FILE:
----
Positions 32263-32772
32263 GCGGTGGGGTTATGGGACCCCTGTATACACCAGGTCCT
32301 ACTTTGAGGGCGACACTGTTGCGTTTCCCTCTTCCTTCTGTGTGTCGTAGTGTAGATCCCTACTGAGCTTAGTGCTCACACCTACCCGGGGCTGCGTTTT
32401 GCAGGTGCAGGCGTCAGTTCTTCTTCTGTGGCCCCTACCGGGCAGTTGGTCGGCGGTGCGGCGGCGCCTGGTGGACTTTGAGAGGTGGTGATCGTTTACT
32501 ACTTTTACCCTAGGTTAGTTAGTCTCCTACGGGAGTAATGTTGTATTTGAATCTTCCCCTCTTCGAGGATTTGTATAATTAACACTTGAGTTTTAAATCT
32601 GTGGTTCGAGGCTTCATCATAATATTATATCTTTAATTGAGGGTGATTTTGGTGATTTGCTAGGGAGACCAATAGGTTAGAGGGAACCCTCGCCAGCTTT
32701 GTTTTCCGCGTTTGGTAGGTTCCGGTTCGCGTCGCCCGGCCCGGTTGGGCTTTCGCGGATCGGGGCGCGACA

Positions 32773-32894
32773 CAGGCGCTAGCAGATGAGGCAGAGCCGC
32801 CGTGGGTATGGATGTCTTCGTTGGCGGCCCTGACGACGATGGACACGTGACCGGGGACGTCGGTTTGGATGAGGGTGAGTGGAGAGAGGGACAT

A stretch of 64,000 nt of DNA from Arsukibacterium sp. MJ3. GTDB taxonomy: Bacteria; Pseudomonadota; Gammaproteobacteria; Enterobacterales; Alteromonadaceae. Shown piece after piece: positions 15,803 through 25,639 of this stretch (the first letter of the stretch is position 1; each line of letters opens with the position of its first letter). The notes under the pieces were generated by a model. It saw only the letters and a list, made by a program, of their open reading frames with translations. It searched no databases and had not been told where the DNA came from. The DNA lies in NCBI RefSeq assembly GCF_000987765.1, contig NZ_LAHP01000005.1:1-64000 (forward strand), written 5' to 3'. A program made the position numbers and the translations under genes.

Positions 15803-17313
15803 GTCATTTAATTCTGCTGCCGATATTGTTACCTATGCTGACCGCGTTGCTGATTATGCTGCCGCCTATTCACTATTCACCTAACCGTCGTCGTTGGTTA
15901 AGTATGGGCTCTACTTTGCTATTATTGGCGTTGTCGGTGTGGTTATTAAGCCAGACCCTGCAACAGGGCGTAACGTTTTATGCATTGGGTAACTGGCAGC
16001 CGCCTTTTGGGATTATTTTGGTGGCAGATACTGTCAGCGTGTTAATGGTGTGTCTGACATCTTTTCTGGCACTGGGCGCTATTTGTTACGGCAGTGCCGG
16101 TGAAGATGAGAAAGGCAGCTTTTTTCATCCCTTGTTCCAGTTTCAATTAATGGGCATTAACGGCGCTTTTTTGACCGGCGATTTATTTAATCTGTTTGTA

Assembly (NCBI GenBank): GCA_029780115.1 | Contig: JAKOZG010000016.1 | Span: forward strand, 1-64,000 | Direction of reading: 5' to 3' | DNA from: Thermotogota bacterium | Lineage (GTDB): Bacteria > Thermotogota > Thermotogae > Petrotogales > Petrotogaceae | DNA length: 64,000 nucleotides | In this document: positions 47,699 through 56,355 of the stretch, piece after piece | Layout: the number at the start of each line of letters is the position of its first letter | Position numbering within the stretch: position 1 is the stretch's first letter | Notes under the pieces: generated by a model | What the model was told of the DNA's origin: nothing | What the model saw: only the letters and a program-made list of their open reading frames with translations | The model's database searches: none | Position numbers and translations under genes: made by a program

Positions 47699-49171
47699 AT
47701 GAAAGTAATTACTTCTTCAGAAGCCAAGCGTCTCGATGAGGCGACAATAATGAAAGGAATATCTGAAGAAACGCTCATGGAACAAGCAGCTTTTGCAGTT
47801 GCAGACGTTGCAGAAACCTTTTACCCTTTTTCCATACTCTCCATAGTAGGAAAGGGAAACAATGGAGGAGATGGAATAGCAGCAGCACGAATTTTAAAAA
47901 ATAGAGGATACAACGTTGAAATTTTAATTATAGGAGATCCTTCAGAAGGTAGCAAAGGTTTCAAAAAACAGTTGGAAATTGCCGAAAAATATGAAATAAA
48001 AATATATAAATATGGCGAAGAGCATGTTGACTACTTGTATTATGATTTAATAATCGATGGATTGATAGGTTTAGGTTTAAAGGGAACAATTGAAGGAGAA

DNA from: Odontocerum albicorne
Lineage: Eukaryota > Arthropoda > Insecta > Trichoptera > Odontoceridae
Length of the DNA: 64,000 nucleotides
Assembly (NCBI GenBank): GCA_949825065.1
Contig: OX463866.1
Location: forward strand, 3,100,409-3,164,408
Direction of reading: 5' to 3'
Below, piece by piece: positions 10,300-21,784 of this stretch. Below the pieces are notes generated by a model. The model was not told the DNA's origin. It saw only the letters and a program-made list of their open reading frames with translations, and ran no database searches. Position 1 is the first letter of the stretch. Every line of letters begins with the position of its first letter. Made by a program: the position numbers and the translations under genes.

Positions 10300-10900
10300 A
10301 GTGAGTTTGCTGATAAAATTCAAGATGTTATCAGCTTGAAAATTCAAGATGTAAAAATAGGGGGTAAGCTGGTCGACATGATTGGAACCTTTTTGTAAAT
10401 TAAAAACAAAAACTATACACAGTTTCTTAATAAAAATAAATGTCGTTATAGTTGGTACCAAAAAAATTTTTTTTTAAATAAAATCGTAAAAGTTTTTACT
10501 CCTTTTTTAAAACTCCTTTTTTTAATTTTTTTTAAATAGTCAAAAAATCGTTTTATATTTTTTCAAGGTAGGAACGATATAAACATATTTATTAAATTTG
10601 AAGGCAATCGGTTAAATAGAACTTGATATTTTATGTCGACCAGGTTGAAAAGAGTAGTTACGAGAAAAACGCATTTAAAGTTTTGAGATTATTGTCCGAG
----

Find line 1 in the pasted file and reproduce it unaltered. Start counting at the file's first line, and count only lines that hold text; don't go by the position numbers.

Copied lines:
Positions 32263-32772